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Incomplete tasks and the Zeigarnik Effect

Zeigarnik effect - Wikipedia, the free encyclopedia

Wikipedia says:

The Zeigarnik effect states that people remember uncompleted or interrupted tasks better than completed ones.

Russian psychologist Bluma Zeigarnik first studied the phenomenon after noticing that waiters seemed to remember orders only so long as the order was in the process of being served.

Further elucidated by errtravel:

While sitting in a restaurant in Vienna—every good story about a psychologist takes place in Vienna—Bluma Zeigarnik noticed that a waiter could remember a seemingly endless number of items that had been ordered by his customers. However, once he had delivered the orders to the waiting diners, he no longer remembered what he had just served….

Though Zeigarnik didn’t get her coffee cup refilled following her meal, she did get into the annals of psychology. Zeigarnik theorized that an incomplete task or unfinished business creates “psychic tension” within us. This tension acts as a motivator to drive us toward completing the task or finishing the business. In Gestalt terms, we are motivated to seek “closure…”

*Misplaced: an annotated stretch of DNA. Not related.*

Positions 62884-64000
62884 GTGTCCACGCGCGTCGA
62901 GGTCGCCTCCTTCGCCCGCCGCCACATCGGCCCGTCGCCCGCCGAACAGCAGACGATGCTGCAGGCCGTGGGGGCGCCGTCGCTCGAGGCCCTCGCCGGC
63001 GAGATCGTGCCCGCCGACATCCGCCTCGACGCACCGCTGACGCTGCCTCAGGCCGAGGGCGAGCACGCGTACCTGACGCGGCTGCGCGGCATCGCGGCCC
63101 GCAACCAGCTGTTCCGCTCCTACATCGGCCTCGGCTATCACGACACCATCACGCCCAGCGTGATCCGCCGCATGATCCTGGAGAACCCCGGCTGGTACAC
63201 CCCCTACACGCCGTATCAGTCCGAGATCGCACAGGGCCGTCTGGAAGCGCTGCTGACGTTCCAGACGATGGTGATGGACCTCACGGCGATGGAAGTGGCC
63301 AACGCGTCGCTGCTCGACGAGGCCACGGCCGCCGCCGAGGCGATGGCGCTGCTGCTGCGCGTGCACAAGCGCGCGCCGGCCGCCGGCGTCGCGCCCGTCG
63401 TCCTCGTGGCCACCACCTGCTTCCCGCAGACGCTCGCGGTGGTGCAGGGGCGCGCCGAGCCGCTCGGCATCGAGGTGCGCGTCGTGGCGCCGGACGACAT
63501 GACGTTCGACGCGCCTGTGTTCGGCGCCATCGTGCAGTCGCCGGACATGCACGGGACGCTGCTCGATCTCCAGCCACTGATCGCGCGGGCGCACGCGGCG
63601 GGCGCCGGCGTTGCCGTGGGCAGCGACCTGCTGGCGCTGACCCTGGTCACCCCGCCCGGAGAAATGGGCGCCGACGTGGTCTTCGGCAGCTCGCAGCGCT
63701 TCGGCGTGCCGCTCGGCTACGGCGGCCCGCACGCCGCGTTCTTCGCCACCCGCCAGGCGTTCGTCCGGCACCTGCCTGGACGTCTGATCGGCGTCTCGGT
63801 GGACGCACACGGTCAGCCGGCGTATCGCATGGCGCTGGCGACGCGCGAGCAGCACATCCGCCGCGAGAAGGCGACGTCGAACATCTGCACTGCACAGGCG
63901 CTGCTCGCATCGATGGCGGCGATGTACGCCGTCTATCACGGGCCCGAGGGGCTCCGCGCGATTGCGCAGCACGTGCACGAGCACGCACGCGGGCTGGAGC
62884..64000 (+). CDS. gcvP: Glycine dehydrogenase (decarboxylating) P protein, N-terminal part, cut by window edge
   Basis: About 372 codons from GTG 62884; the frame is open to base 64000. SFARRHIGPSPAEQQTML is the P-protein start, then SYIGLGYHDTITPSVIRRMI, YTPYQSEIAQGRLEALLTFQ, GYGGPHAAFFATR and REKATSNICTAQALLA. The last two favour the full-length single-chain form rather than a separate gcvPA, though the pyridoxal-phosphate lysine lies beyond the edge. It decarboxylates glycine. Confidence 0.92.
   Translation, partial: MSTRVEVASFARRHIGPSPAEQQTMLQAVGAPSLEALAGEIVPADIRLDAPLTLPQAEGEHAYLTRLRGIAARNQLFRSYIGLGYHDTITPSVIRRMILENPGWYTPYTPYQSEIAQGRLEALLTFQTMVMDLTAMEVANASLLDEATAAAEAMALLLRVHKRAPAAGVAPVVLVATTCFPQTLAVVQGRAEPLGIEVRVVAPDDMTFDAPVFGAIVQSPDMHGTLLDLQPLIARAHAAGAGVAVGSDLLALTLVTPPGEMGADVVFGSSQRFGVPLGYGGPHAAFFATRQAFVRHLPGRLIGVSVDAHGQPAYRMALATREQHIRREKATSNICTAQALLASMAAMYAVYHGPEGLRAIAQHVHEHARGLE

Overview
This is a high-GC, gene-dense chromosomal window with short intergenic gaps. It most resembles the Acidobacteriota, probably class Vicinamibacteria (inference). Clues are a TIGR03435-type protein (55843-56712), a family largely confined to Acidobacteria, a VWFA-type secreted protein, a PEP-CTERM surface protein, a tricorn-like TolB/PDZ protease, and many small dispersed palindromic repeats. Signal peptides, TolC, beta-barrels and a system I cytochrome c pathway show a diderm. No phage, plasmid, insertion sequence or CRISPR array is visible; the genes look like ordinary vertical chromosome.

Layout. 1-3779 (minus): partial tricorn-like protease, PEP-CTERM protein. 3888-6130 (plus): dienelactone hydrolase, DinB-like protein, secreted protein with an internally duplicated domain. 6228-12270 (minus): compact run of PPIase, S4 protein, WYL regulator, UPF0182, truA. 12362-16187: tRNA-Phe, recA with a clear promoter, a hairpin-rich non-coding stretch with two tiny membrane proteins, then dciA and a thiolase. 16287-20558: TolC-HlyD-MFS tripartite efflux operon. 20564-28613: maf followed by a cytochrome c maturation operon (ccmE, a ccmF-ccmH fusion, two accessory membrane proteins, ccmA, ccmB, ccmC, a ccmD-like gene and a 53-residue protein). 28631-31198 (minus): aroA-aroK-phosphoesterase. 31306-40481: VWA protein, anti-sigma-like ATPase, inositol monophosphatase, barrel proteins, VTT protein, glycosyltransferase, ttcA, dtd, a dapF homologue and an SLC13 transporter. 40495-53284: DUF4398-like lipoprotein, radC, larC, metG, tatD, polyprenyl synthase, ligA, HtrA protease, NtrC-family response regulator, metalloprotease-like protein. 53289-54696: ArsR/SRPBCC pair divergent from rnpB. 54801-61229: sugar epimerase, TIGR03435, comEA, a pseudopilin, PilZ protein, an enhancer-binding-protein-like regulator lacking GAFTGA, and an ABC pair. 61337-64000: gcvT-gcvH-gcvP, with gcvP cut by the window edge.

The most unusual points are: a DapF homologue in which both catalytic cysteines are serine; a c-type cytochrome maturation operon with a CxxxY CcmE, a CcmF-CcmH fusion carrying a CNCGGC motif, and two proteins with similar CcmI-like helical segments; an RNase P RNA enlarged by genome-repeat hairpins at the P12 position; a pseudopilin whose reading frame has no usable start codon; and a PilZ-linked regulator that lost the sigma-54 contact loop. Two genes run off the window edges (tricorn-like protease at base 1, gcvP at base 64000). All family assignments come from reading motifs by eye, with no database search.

Apparently you can game the Zeigarnik Effect for more effective studying, employ it to goose your direct marketing plan, or just consider it as one excellent explanation for the allure of multi-tasking.

In any case, it’s a fascinating idea and sure would account for why it feels so worthwhile to “close the loop” whenever you can.

[ via Company23 ]

About Merlin

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Merlin Mann is an independent writer, speaker, and broadcaster. He’s best known for being the guy who created the website you’re reading right now. He lives in San Francisco, does lots of public speaking, and helps make cool things like You Look Nice Today, Back to Work, and Kung Fu Grippe. Also? He’s writing this book, he lives with this face, he suffers from this hair, he answers these questions, and he’s had this life. So far.

Merlin’s favorite thing he’s written in the past few years is an essay entitled, “Cranking.”




An Oblique Strategy:
Honor thy error as a hidden intention


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